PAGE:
Politics: Obama's campaign tense, touching
I am following the Senate campaign of a Chicago politician pretty closely. Barack Obama took his primary by storm and is the favorite to go all the way. Young looking, very, very smart, and half-African and half-American, he is far from ordinary fare for either state or national politics. Though I have never met Obama (pictured), I'm acquainted with him through the network of African-Americans, Hispanics, Indians and Asians who have moved in circles traditionally peopled by the white elite. Many of us know of each other. The reason I am interested in Obama is that I hope to see a person of color I can respect become the third elected to the U.S. Senate. Unfortunately, that may not happen. There is a tendency for white voters to say they will support African-American politicians in polls and then switch to the white candidate when they are in the voting booth with the curtain drawn. Andrew Young, Tom Bradley and others hoping to bridge the racial gap have been defeated by the jinx. Obama will make history if he becomes a senator from Illinois.
Columnist Bob Herbert is also heartened by Obama's candidacy.
In a political era saturated with cynicism and deceit, Mr. Obama is asking voters to believe him when he talks about the values and verities that so many politicians have lied about for so long. He's asking, in effect, for a leap of political faith.
So far, at least, the voters of Illinois seem to be responding. A Chicago Tribune poll released this week showed Mr. Obama with a huge lead, 52 percent to 30 percent, over his Republican rival, Jack Ryan.
Mr. Obama has not ducked the issues. He has opposed the war in Iraq from the beginning, and he delivered a stirring antiwar speech at a rally in October 2002. He supports the war in Afghanistan . He believes the Bush tax cuts went too far, and he makes that clear even in appearances before wealthy audiences. He said: "I tell them, `Look, I think we need to roll back those tax cuts that benefited you. You don't need them. Let's talk about what we could do with that money.' "
Obama is used to excelling. He became the first black editor of the Harvard Law Review and was elected to state office at an age when most people are still using milk crates as bookcases. His life has been a complicated one. At forty-two, he has made peace wihth the memory of the Kenyan father who he saw little of growing up. He believes being reared by white grandparents from the Midwest helps him understand the rural voters he will need to combine with his urban constituency to win this election. He is satisfied with having rejected a career at a silk stocking law firm for public service.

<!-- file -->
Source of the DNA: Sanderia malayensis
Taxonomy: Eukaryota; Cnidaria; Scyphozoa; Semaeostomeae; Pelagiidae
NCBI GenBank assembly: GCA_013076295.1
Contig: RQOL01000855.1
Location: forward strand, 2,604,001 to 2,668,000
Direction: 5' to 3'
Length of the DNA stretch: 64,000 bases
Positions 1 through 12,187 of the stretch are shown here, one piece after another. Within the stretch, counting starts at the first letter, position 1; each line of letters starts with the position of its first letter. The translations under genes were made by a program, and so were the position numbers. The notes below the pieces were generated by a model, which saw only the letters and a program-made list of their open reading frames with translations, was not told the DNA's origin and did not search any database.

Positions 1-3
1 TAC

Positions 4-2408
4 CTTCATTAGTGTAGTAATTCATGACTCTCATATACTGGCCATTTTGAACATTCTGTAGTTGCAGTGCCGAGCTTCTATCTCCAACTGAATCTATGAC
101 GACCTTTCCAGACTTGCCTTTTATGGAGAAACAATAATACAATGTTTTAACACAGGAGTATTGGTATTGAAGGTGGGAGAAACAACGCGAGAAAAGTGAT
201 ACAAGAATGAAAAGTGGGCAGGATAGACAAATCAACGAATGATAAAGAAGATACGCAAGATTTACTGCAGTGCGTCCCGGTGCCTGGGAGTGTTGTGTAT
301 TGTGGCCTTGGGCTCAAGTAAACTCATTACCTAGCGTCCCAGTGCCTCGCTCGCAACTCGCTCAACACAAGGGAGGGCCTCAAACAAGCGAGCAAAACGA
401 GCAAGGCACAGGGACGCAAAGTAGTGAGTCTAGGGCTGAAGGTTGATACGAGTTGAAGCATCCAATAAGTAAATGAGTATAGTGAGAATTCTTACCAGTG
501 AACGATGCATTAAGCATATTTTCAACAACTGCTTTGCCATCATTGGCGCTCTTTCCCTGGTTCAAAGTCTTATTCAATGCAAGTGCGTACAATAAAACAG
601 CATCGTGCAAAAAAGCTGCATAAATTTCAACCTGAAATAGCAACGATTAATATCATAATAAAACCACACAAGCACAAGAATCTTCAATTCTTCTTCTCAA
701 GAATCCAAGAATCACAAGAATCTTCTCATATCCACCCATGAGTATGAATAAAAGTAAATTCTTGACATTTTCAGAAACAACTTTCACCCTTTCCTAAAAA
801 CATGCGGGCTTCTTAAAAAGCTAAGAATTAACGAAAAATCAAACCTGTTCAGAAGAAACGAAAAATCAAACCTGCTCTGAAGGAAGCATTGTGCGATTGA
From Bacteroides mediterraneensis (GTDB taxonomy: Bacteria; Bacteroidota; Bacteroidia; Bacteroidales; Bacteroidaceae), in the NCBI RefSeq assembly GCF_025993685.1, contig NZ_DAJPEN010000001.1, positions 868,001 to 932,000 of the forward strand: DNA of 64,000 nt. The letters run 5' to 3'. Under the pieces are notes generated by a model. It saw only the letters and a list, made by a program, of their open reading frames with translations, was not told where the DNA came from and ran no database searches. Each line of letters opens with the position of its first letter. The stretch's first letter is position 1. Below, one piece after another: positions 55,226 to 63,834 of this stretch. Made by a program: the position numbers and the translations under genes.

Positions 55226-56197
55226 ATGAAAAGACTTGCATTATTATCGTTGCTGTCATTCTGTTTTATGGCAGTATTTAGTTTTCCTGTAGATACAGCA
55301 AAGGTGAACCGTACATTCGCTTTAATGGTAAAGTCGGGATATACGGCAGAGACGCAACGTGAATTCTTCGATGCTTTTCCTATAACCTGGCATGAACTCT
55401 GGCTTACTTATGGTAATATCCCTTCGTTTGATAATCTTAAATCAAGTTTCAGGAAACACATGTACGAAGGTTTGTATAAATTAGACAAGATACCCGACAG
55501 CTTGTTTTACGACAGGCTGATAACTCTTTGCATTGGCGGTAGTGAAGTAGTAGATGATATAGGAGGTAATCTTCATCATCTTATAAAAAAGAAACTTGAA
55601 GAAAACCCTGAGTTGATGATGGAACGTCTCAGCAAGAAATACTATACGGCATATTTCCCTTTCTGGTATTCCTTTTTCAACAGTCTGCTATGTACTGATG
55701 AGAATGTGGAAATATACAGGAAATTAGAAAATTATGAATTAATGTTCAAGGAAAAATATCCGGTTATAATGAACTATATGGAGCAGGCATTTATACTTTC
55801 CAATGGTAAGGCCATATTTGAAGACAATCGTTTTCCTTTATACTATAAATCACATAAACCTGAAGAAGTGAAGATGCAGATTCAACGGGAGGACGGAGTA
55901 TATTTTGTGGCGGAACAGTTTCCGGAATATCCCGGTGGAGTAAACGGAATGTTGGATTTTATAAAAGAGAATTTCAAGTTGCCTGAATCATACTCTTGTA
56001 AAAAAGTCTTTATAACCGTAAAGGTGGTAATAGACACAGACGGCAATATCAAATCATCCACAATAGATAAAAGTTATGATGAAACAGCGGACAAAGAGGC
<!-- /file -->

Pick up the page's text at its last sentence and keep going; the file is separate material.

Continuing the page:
Obama's foe is not so much a person as a huge heap of money. Republican Jack Ryan, a multimillionaire, is being backed by the big guns of the Republican Party. Vice President Dick Cheney, said to spend more than three-fourths of his time fundraising, recently helped Ryan raise $500,000. Ryan is also supported by the ultraconservative Club for Growth. We last discussed the Club in regard to its efforts to defeat moderate Republican Arlen Spector of Pennsylvania. The far Right pulled out all the stops against Spector, painting the more conservative than not veteran pol as a quiche eating liberal. The campaign against Obama threatens to be equally nasty. Ryan has assigned a shadower to follow Obama wherever he goes and film his every move. The cameraman is said to stand so close to the candidate that he probably gets sprayed whenever Obama sneezes.
SPRINGFIELD -- For the past 10 days, U.S. Senate candidate Barack Obama hasn't been able to go to the bathroom or talk to his wife on his cell phone without having a camera-toting political gofer from his Republican rival filming a few feet away.
In what has to be a first in Illinois politics, Republican Jack Ryan has assigned one of his campaign workers to record every movement and every word of the state senator while he is in public.
Warfel interrupted Obama several times with heckling questions, but wouldn't respond when reporters asked him about who he was and why he was filming Obama's every move.
Fortunately, there does not seem to be any dirt to be dug up in regard to Obama. He has bared his life thoroughly in an autobiography to be released this fall. Ryan, on the other hand, is not so fortunate. He is fighting to keep records of his divorce from actress Jeri Ryan secret. (She is best known for the role of 7 of 9 on Startrek: Voyager.) I believe that if the records are opened or leaked, there is significant danger of harm to his campaign.
L.A. Superior Court Judge Robert A. Schnider has tentatively scheduled a "final hearing" on the question for June 18.
Ryan declined to answer any questions at a fund-raiser Friday night, but his spokesman dismissed persistent speculation among GOP insiders that the contents of the file are so explosive that the former investment banker from Wilmette will wind up folding his candidacy.
Most incumbent senators are in safe seats, as usual. However, a pair of neophytes is battling in Illinois. If you are looking for a real contest and a candidate who inspires, Obama's campaign is the one to watch.
•Barack Obama's autobiography, Dreams from My Father: A Story of Race and Inheritance,
will be published in August. You can preorder if from Amazon.
•Visit Obama's blog.
•Read about his accomplishments.